• Bike Handling. Bike handling is important, especially if you are racing a criterium.  Being able to handle the bike in any situation will give you confidence when riding and there is no bike handling during a trainer ride.
  • Boredom. It is easy to get board and then have your mind sway and lose focus on the sets that you have laid out for yourself.  When you are not focused your cadence can drop and the workout can suffer.
Is riding the trainer a substitute for riding outdoors?  No, but it should be included in your routine.  Why?  Besides the benefits listed above remember that change is the key to consistency and muscle adaptation.  During the week my bike can be found on the trainer as I crank away 1-2 hour sessions with 5-6 layers of clothes on working up a tremendous sweat so that I can mimic the weather that I will face in San Juan at IMTX. [caption id="attachment_7366" align="aligncenter" width="300"]embrace the suck - bike trainer - triathlon - ironman Embrace The Suck But Make It As Enjoyable As Possible.[/caption]

How Do You Embrace The Suck?

Published in Train
Monday, 17 October 2011 11:44

Club CTER?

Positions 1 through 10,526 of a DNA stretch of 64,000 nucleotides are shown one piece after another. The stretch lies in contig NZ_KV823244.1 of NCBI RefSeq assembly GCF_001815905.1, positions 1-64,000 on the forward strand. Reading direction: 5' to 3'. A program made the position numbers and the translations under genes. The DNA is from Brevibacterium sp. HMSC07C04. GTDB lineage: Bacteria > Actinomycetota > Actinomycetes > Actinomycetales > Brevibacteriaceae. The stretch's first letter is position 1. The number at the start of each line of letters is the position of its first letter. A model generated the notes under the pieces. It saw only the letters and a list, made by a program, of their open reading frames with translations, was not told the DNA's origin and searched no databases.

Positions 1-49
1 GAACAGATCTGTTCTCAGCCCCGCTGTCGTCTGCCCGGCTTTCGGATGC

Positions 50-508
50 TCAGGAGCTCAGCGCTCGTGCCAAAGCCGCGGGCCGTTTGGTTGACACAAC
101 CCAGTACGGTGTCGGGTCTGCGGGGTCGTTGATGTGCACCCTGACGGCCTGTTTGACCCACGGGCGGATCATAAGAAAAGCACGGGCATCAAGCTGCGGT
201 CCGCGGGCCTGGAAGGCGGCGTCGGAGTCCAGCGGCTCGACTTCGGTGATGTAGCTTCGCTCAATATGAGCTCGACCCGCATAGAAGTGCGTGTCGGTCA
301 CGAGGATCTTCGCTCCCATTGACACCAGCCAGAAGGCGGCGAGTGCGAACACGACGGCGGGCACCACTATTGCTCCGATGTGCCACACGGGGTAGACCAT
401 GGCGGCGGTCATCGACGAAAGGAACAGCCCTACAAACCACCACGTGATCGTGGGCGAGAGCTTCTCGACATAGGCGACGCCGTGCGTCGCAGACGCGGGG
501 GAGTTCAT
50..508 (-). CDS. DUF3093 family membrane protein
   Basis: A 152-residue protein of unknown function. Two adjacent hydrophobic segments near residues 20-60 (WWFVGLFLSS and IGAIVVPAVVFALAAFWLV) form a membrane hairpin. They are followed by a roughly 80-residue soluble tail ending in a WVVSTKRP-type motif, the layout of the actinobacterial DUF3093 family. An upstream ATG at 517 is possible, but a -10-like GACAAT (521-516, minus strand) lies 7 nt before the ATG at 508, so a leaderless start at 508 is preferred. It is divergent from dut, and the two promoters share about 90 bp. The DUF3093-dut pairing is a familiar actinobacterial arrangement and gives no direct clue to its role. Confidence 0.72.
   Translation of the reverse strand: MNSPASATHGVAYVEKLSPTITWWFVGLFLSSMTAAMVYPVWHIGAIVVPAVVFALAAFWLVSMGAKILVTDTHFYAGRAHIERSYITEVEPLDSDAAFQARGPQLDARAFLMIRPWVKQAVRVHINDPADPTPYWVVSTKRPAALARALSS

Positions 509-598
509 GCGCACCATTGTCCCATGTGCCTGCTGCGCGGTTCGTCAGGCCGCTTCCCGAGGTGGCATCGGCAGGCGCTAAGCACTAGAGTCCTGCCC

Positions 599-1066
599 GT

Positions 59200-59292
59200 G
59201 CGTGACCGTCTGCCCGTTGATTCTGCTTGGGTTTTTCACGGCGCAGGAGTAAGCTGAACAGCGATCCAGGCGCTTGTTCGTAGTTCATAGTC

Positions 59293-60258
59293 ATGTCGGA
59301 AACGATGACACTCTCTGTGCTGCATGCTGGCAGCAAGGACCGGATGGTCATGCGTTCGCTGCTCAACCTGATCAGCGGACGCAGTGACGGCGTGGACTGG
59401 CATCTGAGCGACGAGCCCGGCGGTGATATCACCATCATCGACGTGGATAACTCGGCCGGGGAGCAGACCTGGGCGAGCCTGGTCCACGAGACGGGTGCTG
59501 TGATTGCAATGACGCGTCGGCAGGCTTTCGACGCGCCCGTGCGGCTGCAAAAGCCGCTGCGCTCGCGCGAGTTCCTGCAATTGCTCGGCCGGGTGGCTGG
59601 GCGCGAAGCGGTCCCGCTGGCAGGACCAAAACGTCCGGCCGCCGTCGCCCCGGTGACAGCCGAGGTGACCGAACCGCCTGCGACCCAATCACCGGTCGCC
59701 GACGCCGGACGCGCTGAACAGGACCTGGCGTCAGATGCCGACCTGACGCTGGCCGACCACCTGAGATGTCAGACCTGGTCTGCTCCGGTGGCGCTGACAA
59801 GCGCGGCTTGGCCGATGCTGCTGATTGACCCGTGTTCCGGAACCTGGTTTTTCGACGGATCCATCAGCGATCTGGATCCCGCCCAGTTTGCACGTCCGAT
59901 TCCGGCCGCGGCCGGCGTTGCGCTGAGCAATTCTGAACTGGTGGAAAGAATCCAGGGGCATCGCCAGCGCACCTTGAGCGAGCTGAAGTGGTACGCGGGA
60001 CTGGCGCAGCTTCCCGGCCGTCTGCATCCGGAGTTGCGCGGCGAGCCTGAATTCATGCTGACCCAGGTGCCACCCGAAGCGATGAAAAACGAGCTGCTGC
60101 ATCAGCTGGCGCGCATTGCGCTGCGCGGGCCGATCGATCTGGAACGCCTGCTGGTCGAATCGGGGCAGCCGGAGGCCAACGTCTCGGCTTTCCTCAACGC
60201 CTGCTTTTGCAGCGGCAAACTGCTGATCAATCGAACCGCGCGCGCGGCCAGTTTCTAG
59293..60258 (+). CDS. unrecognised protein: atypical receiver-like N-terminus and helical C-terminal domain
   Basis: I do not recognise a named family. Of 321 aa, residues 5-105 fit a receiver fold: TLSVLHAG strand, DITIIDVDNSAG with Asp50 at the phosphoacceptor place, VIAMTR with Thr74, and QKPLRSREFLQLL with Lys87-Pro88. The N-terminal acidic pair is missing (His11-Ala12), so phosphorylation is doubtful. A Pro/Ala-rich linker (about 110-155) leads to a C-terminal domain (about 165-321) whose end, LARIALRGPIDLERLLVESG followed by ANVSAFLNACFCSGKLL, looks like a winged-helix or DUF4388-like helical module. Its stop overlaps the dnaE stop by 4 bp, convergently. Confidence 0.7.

It has been brought to my attention recently that a Tri Club team in the Dallas area is not doing well and is possibly going to fold or close its doors.  This saddens me because I believe that triathlon is the best sport in the world and that we need to get more people involved in the sport and clubs will help do that. I have investigated why the club is failing and losing its participants and I have found out that it boils down to it being more of a social club and not necessarily a triathlon club.  In other words it was more about hanging out and less about teaching and learning about the sport.  Of course, having organized training would be right up there. I have my thoughts on how a club should work but I'm not dumb enough to think I have all the answers so I'm coming to you my readers for some advice.  If a new club started in your area what would you want?  Here are a list of questions and it would be greatly appreciated if you could answer in the comments section. If you are in a club: 1) What do you like?  What don't you like? 2) Why did you join? 3) What did you expect?   If you are not in a club: 1) What would you want from a club?  Coached?  Not Coached? 2) Training Plans to follow so that if you can't make it to the group setting you know what you have to do? 3) Organized by race distance? 4) What would you expect for a free club?  What would you expect for a paid club? 5) How much would you pay to join a club?  For that amount what would be your expectations?  Training Plan?  Race Kit? T-Shirt? Water Bottle? Hat? 6) What would make you not join the club? 7) Added benefits above and beyond? 8) Organized outing to a race together? 9) Club dinners and social outings? I am very interested in taking over this club as it had been popular in the past and a little work can help resurrect the program.  It has a great location and has the ability to access great roads for riding as well as a lake for open water swimming. The Dallas area is filled with triathletes and being able to bring them together would be a lot of fun and great for training. Thank you for all your help. Jason